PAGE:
Communities like Product Hunt change the relationship between participants and turn them from random strangers meeting on the internet to collaborators who are driven by a shared vision. On Product Hunt, it is finding new app launches. For token and NFT based communities, price is often the glue that holds people together. Communities decrease the amount of friction in conducting transactions. Price discovery generally occurs on an open competitive bidding model because there is minimal information asymmetry. Web3 native firms take this to an extreme. Most teams simply host a bounty board instead of sourcing contractors one by one. Individuals interested in doing the task then complete it and submit in hopes of being paid in tokens.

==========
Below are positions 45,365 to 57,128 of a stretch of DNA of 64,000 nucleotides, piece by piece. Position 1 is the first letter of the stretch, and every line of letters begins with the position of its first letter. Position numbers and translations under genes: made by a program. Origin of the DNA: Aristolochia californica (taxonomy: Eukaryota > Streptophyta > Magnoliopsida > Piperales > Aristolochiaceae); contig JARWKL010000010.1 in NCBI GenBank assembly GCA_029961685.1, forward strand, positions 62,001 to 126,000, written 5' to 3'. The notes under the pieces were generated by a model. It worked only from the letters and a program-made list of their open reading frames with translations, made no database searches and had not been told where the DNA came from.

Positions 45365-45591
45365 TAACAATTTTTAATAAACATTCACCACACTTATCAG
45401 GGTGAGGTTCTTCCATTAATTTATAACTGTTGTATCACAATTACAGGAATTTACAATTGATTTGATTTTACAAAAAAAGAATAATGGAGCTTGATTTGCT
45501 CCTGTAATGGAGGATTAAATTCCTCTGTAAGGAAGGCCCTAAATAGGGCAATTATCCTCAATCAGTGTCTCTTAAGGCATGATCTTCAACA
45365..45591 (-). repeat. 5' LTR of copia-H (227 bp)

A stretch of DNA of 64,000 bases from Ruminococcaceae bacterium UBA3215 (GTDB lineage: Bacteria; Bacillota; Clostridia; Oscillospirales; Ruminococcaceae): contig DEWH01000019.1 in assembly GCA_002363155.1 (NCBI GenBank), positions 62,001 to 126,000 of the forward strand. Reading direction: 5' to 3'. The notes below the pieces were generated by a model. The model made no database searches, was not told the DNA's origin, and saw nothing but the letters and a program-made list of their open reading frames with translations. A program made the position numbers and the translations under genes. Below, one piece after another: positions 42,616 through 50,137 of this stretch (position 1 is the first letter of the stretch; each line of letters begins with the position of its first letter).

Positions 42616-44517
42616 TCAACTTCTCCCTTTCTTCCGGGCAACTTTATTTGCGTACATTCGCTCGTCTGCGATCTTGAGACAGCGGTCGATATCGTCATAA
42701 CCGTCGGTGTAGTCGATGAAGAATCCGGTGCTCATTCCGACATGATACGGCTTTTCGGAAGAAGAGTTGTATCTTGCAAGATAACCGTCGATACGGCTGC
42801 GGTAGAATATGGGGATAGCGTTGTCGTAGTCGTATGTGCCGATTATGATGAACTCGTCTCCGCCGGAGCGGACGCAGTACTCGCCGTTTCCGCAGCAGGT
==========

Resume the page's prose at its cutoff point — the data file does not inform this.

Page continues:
This breaks the typical employee <> employer dynamic that has historically existed. Contributors work with multiple teams whilst teams can pick from a much larger talent pool. There is also the fact that since bounties are often paid in native assets of the network - the contributor can choose to sell to a stablecoin or simply hold the token in anticipation of a further upside as the network or venture scales. Having the token also makes the contributor mentally and financially vested in the network - thereby increasing retention. Think of it as ESOPs given at a smaller amount but higher frequency.

Where Are We Headed?